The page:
Telling the tale

Issue 2/2007 | Archives online, Essays, On writing and not writing

Writer's block

Half of the art of writing lies in not telling the reader everything, writes Kaari Utrio, historian and writer of historical fiction

Fantasy is a curse to science but the lifeblood of literature. The combination of these two opposing factors lies at the core of my work. In the expression, ‘historical novel’, the emphasis is on the word ‘novel’. To me a novel is a story, and I am a storyteller. This is an important basic definition for the genre of literature I write.

Writing a novel is scholarship and the seeing of visions. The oppressively strict and joyless Finnish attitude to life easily condemns stories that rise above everyday reality. Nevertheless people  – even contemporary people – fortunately­ need fantasy, dreams, adventures and passions as they need bread.

In the historical novel, the line between the real and the imagined was as fick­le as in life and death. Just as the dead were present in requiem masses and votive candles, the world of fantasy and magic interpolated itself in harsh everyday life. Wishes were magic, coincidences wonders, the movement of a leaf an omen.

In the same way, in the historical novel the line between the real and the im­agined wavers like torchlight on a wall. The merging of fantasy and reality is one of the essential features of the historical novel.

A novelist is not like a scholar who knows everything about his subject. The author must know something about everything in order to be able to create an image of the whole of life. A scholar is a well-driller who makes a deep and narrow hole in knowledge. The writer is like a skater on a broad icy plain.

Scholarship is lovely. The danger is not being able to stop, but drilling ever deeper into a field which is extraordinarily wide. It is easy to flee beginning to write, that dreadful step, by just continuing to research.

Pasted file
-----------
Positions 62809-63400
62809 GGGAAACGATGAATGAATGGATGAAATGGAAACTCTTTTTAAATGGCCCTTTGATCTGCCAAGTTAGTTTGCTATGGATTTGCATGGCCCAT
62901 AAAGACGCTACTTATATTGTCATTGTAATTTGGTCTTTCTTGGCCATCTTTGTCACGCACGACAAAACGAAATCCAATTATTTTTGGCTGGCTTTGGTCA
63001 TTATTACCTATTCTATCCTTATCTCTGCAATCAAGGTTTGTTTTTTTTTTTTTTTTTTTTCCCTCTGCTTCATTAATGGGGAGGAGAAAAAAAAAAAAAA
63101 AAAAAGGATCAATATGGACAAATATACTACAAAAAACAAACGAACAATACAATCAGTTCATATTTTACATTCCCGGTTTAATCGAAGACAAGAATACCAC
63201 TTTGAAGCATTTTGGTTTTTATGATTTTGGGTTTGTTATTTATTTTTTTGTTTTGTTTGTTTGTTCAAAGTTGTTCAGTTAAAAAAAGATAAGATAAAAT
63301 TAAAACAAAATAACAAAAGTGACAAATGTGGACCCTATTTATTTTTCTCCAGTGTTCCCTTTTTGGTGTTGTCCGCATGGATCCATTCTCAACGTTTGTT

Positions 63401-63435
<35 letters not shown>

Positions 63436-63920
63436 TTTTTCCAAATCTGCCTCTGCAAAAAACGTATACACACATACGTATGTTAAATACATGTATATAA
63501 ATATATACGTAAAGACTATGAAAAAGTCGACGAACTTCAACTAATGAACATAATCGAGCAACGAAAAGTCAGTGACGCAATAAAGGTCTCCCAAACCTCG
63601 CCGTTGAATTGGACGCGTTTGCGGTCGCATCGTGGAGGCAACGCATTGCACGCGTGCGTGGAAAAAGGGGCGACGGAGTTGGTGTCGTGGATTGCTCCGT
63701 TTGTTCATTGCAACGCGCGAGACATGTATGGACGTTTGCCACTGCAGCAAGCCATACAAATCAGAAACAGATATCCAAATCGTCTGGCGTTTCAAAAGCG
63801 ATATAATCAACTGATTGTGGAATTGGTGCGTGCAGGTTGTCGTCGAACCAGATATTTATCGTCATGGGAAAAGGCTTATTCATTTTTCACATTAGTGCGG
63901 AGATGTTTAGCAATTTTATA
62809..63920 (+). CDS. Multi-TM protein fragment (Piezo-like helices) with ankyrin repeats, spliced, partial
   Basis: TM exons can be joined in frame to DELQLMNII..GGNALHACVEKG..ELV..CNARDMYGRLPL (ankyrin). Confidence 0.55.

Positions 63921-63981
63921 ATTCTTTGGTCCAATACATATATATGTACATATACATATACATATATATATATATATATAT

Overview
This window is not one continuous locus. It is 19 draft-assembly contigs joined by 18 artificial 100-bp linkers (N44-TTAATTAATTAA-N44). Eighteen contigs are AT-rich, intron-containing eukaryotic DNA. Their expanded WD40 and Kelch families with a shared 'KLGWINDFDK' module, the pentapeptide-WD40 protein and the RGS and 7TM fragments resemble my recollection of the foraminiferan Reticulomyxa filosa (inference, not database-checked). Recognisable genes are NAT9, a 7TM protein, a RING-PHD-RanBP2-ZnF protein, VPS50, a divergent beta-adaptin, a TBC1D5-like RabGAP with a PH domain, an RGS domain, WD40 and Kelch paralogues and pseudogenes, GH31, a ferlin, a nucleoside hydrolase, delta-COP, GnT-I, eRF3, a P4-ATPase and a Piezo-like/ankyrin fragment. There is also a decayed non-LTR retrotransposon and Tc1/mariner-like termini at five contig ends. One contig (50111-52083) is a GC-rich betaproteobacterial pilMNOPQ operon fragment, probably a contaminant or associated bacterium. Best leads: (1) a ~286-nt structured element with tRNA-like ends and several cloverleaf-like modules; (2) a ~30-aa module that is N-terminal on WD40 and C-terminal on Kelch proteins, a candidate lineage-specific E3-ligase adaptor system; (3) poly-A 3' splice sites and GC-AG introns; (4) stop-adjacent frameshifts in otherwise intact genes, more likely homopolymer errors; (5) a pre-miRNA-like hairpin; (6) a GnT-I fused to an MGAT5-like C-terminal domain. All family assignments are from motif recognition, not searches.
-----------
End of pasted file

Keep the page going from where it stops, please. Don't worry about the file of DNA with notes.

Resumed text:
It is no doubt precisely my training as a scholar that has made my working method pedantically systematic and perfectionist. Life is a constant struggle between a perfect outer skin and the creative frenzy that rages within.

I often become so enthusiastic about my subject that I want to tell my readers everything. Then the novel becomes a scholarly story, and it loses its literary nature. As I write, I fear my own enthusiasm as an educator more than any incapacity to write.

Of my research materials, I use perhaps one tenth. But it is necessary to be in command of the rest lest the setting become a series of environmental stickers. I must know the world I describe as well as my own back yard.

Way back around the campfire, storytellers built stories that were larger than life. They created monumental characters, saints and demons, surging emotions, immoderate virtues and terrible vices. They crowned their tales with wondrous coincidences or extraordinary miracles. Their public loved their tales. There are no tales without an audience. The story takes place between the teller and the listener. It is a mutual process of creation.

Thus I, too, love my audience. In my study, I can hear my readers breathing.

When people stop to read, listen to or watch a story, they also place themselves in a particular state of mind. They relax and at the same time become more attentive, isolate themselves from the everyday and open the doors to fantasy and adventure, romance, excitement and empathy.

Listeners to stories have certain expectations. They know the laws of story­telling and how to follow its progress. They know that main characters cannot be killed until the end, if at all. They know that if the goodies die, the baddies will also die, and that evil always in some way gets its just deserts.

Breaking these laws provokes a feeling of injustice in listeners. I have thought that perhaps the fundamental function ofa story is to strengthen the listener’s hope of the world’s final logic and justness. For it is only with such a hope that we can really live our lives.

A story is like a game which the teller and the listener play together. The teller, however skilful he may be, cannot play alone. The listeners on the other hand, however well they know the rules of storytelling, need the teller’s personal vision and fantasy.

The story exacerbates, exaggerates, gilds and darkens, like a fairy-tale. Its writ­ing, indeed, demands a storyteller’s inspiration. Stories are of no use, but there is much pleasure to be had from them. For me, the story is literature’s oldest, most persistent and lovable form.

Translated by Hildi Hawkins

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